In switched reluctance motors using the “sensed” approach, a rotor position transducer (“RPT”) is used to detect the angular position of the rotor with respect to the stator. The RPT provides an angular position signal to the drive circuit that energizes the windings of the switched reluctance motor. The RPT typically includes a sensor board with one or more sensors and a shutter that is coupled to and rotates with the shaft of the rotor. The shutter includes a plurality of shutter teeth that pass through optical sensors as the rotor rotates.
Because rotor position information is critical to proper operation of a switched reluctance motor, sophisticated alignment techniques are used to ensure that the sensor board of the RPT is properly positioned with respect to the housing and the stator. Misalignment of the sensor board is known to degrade the performance of the electric motor. Unfortunately, utilization of these complex alignment techniques increases the manufacturing costs for switched reluctance motors equipped with RPTs.
The RPTs also increase the overall size of the switched reluctance motor, which can adversely impact motor and product packaging requirements. The costs of the RPTs often place switched reluctance motors at a competitive disadvantage in applications that are suitable for open-loop induction electric motors that do not require RPTs.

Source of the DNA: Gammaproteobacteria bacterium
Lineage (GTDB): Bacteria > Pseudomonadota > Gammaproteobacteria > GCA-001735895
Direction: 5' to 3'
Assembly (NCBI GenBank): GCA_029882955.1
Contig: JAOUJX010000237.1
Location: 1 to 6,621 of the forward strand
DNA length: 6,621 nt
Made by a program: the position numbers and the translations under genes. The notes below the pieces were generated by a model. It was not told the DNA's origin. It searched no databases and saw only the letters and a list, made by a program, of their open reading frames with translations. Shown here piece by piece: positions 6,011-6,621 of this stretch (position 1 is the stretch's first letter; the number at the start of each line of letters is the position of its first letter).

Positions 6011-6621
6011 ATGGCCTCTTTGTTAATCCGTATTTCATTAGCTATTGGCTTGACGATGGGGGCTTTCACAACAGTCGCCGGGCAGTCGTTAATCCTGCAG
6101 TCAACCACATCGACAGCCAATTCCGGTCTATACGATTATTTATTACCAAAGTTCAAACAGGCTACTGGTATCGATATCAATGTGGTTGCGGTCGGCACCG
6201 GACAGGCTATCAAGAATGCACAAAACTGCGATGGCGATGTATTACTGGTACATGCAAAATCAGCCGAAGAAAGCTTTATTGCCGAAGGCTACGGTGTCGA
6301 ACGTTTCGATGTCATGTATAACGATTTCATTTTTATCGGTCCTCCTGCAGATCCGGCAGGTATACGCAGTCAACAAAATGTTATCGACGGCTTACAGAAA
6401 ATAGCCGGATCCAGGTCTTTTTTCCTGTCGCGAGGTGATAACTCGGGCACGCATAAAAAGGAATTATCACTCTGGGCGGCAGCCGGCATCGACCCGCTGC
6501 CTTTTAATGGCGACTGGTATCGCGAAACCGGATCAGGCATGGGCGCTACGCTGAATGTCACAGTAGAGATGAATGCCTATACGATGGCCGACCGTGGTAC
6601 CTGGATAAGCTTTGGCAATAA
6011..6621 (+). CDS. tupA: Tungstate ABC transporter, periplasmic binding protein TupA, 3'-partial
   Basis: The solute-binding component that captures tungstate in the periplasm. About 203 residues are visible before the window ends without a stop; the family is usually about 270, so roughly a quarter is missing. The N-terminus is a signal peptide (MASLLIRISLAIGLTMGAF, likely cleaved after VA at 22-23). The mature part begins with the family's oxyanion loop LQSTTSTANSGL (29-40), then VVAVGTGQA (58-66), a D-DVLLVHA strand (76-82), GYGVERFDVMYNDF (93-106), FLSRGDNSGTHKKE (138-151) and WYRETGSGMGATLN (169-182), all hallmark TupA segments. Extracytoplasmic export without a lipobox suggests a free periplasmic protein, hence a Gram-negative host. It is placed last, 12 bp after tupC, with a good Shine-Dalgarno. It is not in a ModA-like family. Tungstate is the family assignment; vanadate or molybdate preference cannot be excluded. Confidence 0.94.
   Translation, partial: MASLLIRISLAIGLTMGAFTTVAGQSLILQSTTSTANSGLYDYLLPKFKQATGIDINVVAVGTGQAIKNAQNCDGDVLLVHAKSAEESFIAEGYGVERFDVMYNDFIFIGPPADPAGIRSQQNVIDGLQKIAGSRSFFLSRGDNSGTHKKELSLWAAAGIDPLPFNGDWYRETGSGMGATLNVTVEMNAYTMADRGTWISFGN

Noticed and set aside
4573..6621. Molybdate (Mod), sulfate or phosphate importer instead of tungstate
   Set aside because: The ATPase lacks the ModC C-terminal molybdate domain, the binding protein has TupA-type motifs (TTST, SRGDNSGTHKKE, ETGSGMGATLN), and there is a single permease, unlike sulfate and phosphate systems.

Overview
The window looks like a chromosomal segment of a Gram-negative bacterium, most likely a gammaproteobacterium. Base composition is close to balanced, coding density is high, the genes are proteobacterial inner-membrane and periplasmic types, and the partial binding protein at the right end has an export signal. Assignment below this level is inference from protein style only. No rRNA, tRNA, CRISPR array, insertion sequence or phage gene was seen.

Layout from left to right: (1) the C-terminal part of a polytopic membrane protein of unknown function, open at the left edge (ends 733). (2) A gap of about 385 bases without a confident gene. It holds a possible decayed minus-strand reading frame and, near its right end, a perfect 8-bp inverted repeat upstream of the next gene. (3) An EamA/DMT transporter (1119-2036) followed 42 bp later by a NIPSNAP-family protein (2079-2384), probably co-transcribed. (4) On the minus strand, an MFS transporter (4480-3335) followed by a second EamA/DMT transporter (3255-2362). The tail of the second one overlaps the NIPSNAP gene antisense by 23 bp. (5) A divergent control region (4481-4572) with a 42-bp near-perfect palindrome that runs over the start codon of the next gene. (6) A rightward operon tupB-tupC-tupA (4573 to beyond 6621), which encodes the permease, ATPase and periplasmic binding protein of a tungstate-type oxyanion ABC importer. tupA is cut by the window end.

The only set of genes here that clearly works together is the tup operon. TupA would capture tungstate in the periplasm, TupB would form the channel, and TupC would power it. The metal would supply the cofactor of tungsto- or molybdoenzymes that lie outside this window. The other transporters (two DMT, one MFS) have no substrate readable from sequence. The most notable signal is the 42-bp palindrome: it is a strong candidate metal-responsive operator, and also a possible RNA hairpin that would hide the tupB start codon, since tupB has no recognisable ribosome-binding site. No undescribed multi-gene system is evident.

Another drawback with RPTs involves field servicing of the switched reluctance motors. Specifically, wear elements, such as the bearings, located within the enclosed rotor housing may need to be repaired or replaced. To reach the wear elements, an end shield must be removed from the housing. Because alignment of the sensor board is critical, replacement of the end shield often requires the use of complex realignment techniques. When the service technician improperly performs the alignment techniques, the motor's performance is adversely impacted.
In an effort to eliminate the RPTs and to reduce manufacturing costs and misalignment problems, the “sensorless” approach for sensing rotor position is used. The various methods of performing the “sensorless” approach have drawbacks that are attributable, in part, to variations in the inductance and resistance of the stator windings due to assembly and tolerance variations.
Washing machines incorporating switched reluctance motors can be improved in several important areas. Specifically, it is desirable to improve the torque density of switched reluctance motors that are used in washing machines. By increasing the torque density of the motor, the size of the motor can be reduced for a given torque density and/or the size can be maintained with an increase in torque density. As a result, the size of the inner and outer tubs can be increased for a given application and/or the size of the washing machine can be reduced for a given capacity.
It is also desirable to eliminate the need for RPTs in switched reluctance motors that are used in washing machines. It is also desirable to assemble the stator of a switched reluctance motor in a highly uniform and repeatable manner to improve the performance of sensorless switched reluctance motors by reducing variations in the inductance and resistance of the stator. As a result, the “sensorless” methods of sensing rotor position will be improved.